Separation of Church and State in the Jewish, Islamic, and American Traditions
Shlomo Pill / June 16, 2017
As the United States continues to move towards greater separation between religion and state in some respects while promoting a greater role for religious voices in political and legal processes in other respects, questions about the proper relationship between religion and the state loom large. Both Judaism and Islam are all-encompassing normative traditions; in addition to regulating “ritual” matters, they also prescribe correct conduct in the more mundane spheres of private and public interpersonal relations. While both of these traditions are often thought of as necessitating some form of theocratic government, however, both have historically maintained a relatively strict separation of religious and political authority. In both Jewish and Islamic practice, moreover, this separation of church and state encouraged moderation and accountability in political and religious affairs, leading to better religious doctrine and better state law and policy. As we grapple with these questions in this country, the examples of Jewish and Islamic law and practice offer helpful examples of what models of religion-state relations produce what kind of results in both the religious and political spheres. This is part of our lecture series "Halakhah, Religion, and the State." Click here for more information.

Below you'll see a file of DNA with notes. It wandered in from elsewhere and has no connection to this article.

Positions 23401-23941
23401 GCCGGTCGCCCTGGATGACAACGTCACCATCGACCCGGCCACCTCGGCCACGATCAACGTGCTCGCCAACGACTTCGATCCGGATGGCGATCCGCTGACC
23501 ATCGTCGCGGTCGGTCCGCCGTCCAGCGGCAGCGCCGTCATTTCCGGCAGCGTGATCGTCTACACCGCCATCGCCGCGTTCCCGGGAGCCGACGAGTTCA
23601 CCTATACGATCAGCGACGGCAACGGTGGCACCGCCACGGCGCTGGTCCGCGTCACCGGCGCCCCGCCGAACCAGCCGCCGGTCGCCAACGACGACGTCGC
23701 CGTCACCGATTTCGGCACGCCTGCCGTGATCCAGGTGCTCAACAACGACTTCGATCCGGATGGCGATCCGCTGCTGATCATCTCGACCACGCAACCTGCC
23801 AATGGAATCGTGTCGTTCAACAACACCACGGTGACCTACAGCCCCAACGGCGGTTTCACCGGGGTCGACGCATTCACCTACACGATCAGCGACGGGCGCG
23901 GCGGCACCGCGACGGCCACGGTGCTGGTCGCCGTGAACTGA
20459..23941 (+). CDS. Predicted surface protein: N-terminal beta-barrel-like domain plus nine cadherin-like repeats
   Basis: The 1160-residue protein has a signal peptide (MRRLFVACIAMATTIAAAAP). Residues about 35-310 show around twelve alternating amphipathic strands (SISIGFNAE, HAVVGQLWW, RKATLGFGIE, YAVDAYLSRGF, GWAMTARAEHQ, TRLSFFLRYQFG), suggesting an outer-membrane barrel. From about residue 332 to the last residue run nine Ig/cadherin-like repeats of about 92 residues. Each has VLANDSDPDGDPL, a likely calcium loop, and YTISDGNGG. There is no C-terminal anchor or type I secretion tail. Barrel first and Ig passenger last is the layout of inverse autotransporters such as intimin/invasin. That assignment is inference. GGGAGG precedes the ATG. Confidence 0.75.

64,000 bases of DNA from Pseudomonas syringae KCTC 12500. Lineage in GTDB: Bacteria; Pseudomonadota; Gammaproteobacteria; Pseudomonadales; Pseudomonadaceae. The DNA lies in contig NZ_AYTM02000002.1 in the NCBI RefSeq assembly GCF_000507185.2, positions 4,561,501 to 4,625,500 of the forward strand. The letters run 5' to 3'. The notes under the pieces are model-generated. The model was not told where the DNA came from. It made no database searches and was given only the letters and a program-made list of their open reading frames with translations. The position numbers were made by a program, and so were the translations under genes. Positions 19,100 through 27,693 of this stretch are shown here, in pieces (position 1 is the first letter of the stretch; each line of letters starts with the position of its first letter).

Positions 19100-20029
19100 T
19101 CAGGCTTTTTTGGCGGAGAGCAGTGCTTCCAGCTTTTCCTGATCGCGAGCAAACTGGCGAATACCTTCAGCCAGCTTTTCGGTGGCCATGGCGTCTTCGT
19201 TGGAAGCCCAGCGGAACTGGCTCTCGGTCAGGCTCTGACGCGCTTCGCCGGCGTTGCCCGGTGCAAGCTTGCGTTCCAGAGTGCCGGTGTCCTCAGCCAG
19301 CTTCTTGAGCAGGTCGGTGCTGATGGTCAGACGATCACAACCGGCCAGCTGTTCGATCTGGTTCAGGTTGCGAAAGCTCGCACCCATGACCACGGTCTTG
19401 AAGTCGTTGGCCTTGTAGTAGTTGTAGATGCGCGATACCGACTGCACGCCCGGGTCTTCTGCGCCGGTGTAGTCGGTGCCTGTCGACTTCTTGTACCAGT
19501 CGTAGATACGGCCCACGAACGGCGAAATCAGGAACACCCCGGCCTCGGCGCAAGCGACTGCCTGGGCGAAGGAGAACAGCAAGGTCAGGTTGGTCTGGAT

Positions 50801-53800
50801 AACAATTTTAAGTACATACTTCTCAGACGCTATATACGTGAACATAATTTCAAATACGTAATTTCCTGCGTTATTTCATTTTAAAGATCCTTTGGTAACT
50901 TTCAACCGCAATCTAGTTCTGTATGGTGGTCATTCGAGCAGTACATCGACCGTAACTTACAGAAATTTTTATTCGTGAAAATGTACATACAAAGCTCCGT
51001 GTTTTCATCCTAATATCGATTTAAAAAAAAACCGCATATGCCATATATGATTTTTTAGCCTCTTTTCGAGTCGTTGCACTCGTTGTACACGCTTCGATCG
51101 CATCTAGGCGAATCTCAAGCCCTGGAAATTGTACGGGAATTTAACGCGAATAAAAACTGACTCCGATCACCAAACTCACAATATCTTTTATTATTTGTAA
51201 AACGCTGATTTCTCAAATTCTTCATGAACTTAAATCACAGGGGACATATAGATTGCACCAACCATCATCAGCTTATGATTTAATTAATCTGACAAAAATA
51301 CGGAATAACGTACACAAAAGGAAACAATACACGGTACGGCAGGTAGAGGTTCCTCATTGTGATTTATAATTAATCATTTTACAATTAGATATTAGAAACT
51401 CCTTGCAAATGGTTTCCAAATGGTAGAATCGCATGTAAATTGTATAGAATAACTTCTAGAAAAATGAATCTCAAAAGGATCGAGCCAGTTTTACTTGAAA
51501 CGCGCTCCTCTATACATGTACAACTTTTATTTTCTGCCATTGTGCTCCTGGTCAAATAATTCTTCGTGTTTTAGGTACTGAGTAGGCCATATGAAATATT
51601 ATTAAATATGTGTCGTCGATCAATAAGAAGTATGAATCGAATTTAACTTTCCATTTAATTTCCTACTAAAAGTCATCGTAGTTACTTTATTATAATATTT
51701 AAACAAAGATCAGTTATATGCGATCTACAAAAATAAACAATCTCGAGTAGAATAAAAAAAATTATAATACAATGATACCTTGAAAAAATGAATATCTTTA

Shlomo C. Pill teaches in the Drisha Kollel. He is the founding Director of The Institute for Jewish Muslim Action. He is a Senior Fellow and Post-Doctoral Fellow in Law and Religion at The Center for the Study of Law and Religion at Emory University, as well as an Instructor in Emory College’s Middle Eastern Studies Department and the TAM Institute for Jewish Studies where he teaches courses on Jewish and Islamic law. A licensed attorney with expertise in religious freedom, church-state, arbitration, and related issues, he received his JD from Fordham Law School, and LLM and SJD degrees in Law and Religion from Emory Law School. His current work utilizes the comparative study of the Jewish, Islamic, and American jurisprudential traditions to develop new ways of thinking about a range of issues in contemporary American life, including religious freedom, faith-based arbitration, judicial and legal ethics, interactions between religious traditions and secular societies, and legal interpretation and decision making processes and methodologies.